Consistent Execution on Long-Term Strategy Disney has a long history of executing on investments in strategic, market leading experiences, delivering strong value to our shareholders 1 TOTAL SHAREHOLDER RETURN Key achievements supporting fiscal 2021 performance: üSuccessful execution of our direct-to-consumer strategy, reaching 179 million subscriptions 2 across Disney+, ESPN+ and Hulu AUG-31-21 üIncreased demand in our Parks, Experiences and Products businesses, supported by the Star+ is launched DEC-10-20 introduction of new experiences and enhanced health and safety measures as a new app in DIS updates DTC select overseas plans and previews üDelivered premium content across various channels and continued to develop a strong markets content at Investor content pipeline as a result of creative endeavors +99% Day OCT-12-20 MAY-14-19 DIS announces FEB-24-20 DIS announces strategic CEO transition assumption of full reorganization of from Mr. Iger to FEB-23-21 operational control media and APR-11-19 Mr. Chapek of Hulu Star is added to entertainment DIS provides overview Disney+ in select businesses of new DTC strategy at overseas markets Investor Day AUG-08-17 DIS agrees to acquire majority ownership of BAMTech NOV-12-19 Launch of Disney+ MAY-18-20 DIS names new chairs of Direct-to-Consumer MAR-20-19 and International and DIS closes 21st Century Parks, Experiences and Fox Acquisition Products Sep-16 Sep-17 Sep-18 Sep-19 Sep-20 Sep-21 3 1. Reflects Total Shareholder Return from 09/30/2016 through 10/01/2021. 2. As of 10/02/2021.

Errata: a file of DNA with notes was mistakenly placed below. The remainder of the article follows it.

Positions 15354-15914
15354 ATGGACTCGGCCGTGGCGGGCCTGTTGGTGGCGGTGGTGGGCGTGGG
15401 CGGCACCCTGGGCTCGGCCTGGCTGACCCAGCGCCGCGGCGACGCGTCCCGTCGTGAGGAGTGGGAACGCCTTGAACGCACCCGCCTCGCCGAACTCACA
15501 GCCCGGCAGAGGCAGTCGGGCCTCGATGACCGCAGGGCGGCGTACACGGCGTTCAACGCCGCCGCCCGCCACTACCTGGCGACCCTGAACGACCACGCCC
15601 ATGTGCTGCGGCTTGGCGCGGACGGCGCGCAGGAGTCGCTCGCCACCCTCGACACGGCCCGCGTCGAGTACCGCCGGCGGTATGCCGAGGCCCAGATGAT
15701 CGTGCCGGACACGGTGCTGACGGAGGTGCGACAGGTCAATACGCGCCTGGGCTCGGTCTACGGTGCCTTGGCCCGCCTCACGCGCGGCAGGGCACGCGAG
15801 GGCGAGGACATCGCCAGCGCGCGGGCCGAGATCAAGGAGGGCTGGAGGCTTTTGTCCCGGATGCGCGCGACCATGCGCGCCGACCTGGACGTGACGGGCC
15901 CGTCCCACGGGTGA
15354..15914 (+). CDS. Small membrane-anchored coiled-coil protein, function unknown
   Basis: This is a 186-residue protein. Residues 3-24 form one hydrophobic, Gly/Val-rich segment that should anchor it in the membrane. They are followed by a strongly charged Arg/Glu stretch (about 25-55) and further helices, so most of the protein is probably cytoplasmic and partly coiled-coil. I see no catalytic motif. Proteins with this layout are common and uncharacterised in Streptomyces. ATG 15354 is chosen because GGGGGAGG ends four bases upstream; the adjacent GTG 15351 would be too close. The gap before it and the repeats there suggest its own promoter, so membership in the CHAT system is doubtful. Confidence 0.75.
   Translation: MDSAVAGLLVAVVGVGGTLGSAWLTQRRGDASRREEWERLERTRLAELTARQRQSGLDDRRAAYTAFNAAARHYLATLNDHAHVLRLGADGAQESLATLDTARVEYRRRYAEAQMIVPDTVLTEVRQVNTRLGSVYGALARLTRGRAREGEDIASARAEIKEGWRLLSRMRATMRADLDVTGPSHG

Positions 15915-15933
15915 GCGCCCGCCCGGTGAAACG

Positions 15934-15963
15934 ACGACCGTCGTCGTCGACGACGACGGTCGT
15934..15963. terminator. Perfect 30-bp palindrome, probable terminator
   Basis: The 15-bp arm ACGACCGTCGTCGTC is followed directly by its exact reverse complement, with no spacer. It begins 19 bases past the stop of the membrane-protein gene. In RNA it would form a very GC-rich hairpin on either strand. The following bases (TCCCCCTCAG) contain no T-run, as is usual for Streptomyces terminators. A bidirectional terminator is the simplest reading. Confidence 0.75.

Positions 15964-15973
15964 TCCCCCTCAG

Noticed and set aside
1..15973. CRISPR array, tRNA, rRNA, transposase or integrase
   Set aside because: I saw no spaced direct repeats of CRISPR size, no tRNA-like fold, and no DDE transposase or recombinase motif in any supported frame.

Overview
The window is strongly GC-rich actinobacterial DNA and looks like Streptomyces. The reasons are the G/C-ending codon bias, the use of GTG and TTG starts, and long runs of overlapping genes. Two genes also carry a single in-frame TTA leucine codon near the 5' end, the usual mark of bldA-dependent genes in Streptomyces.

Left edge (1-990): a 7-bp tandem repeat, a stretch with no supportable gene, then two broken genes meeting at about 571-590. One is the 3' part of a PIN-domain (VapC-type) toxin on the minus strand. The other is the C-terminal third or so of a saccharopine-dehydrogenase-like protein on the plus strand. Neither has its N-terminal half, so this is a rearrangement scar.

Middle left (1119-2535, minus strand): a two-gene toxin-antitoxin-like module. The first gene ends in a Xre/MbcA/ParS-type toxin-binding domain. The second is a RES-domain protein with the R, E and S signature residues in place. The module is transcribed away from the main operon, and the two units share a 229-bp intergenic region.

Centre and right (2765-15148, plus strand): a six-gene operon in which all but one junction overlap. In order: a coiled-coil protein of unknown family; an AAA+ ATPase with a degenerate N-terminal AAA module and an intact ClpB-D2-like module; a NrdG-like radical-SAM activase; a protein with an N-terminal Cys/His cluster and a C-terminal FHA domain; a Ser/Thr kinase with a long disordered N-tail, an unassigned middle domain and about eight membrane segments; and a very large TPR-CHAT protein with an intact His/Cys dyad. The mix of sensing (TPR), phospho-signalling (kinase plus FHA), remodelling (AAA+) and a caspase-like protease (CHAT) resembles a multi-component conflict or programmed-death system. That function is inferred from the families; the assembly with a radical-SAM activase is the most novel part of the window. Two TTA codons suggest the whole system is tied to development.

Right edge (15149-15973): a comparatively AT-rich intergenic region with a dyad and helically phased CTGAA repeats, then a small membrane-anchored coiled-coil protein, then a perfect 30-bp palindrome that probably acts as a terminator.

Recent Leadership Appointments Usher in Fresh Perspective The diverse background and fresh, independent perspectives of our leadership team help Disney deliver unforgettable experiences and stories and endeavor to drive long-term value for all of our stakeholders Bob Chapek Chief Executive Officer, The Walt Disney Company Senior Executive Vice Senior Executive Vice Senior Executive Vice Senior Executive Vice President, General President and Chief President and Chief President and Chief Counsel and Secretary Financial Officer Corporate Affairs Officer Human Resources Officer Geoff Morrell Paul Richardson Horacio Gutierrez Christine McCarthy Effective January 24, 2022 Effective July 1, 2021 Effective February 1, 2022 4